Burundi peace talks moved from Arusha to Bujumbura

06Dec 2016
Edward Qorro
The Guardian
Burundi peace talks moved from Arusha to Bujumbura

IT’S now official. The inter-Burundi peace dialogue has been relocated from Arusha to the troubled country’s capital Bujumbura, and is due to start tomorrow.

Benjamin William Mkapa

A source privy to the talks confirmed to The Guardian yesterday that this latest development comes after a long push by the government.

The third round of talks, to last three days, will be facilitated as usual by the current dialogue mediator and former Tanzanian president Benjamin William Mkapa, the source confirmed.

The change of venue for the dialogue comes months after reports that some delegates were expected to ditch the crucial peace talks, pushing for their relocation to Burundi.

During the first dialogue in May this year, several participants openly expressed their preference for the talks to be held within Burundi.

The Burundi minister of external relations and international cooperation, Alain Aime Nyamitwe, was quoted on the sidelines of that first round of talks as saying they had come to Arusha out of respect of the East African Cooperation (EAC).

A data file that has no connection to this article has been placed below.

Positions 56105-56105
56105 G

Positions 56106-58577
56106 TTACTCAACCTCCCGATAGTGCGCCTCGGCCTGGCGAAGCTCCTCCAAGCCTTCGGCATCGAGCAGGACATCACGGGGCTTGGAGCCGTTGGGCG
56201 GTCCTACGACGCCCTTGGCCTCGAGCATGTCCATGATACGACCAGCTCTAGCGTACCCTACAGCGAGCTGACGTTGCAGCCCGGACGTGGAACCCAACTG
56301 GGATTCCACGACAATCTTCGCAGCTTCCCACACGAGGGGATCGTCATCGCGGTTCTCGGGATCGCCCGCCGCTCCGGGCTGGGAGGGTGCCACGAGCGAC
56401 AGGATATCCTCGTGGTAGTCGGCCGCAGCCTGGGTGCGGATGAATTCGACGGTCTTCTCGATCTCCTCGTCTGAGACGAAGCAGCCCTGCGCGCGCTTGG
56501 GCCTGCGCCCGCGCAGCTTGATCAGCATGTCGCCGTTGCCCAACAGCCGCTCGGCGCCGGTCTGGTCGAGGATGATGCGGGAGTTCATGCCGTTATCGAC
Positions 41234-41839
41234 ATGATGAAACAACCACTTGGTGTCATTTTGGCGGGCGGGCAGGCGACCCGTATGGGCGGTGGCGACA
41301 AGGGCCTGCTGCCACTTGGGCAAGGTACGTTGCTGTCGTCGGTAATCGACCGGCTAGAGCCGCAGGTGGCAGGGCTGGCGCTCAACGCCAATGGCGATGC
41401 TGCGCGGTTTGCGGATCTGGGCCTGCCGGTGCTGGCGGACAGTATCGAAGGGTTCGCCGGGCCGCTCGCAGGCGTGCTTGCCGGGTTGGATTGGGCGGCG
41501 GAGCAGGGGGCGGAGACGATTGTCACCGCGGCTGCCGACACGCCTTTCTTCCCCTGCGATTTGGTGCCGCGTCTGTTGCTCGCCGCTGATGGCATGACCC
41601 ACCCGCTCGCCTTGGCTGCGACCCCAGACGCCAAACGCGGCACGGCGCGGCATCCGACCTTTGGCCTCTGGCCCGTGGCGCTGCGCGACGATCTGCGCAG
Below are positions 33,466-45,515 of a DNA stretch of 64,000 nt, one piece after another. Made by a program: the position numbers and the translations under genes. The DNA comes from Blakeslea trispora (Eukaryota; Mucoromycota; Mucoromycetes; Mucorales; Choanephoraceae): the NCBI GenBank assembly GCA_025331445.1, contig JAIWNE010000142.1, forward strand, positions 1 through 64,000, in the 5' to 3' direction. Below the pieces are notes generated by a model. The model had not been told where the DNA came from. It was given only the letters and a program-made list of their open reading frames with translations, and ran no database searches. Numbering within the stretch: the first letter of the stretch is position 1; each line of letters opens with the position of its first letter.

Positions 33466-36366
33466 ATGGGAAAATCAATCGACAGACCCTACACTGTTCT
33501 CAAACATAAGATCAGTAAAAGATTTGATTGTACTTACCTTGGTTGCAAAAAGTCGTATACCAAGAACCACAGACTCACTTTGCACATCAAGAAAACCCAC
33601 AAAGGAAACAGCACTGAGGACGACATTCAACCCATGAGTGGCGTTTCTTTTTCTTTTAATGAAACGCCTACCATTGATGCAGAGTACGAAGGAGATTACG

“In the first place, we didn’t want to come here, but only for the sake of the EAC, we had to,” Nyamitwe said.

Speaking to The Guardian in June, Burundi’s ambassador in Russia, Guillaume Ruzoviyo said though they were confident with the facilitator, he believed that peace would only return to his country once the dialogue reconvenes in Bujumbura.

The president of the opposition Rally of Democracy in Burundi (RADEBU) opposition party, Jean Didier Mutabazi, also argued on behalf of the lobby to relocate the dialogue to Burundi since it was the Barundi (tribe) who bore the brunt of the current humanitarian crisis in the country.

“We are very happy that Mkapa has since listened to our demands, but still we prefer such dialogues to be held in our own country,” Mutabazi said.

Burundi has not known peace since April last year when President Pierre Nkurunziza made clear his intention to run for a third term in office, a decision seen by many Burundians as trampling over the country’s constitutional arrangements that ended a decade-long civil war.

Three Burundi army officers were arrested over the weekend for suspected involvement in a failed bid to assassinate a top advisor to Nkurunziza, according to police and security sources.

The attack took place late on Monday last week when a group of gunmen ambushed Willy Nyamitwe, the government's top spokesman, as he was returning to his home in the capital Bujumbura. "It’s terrorism," Burundi police spokesman Pierre Nkurikiye tweeted late Friday.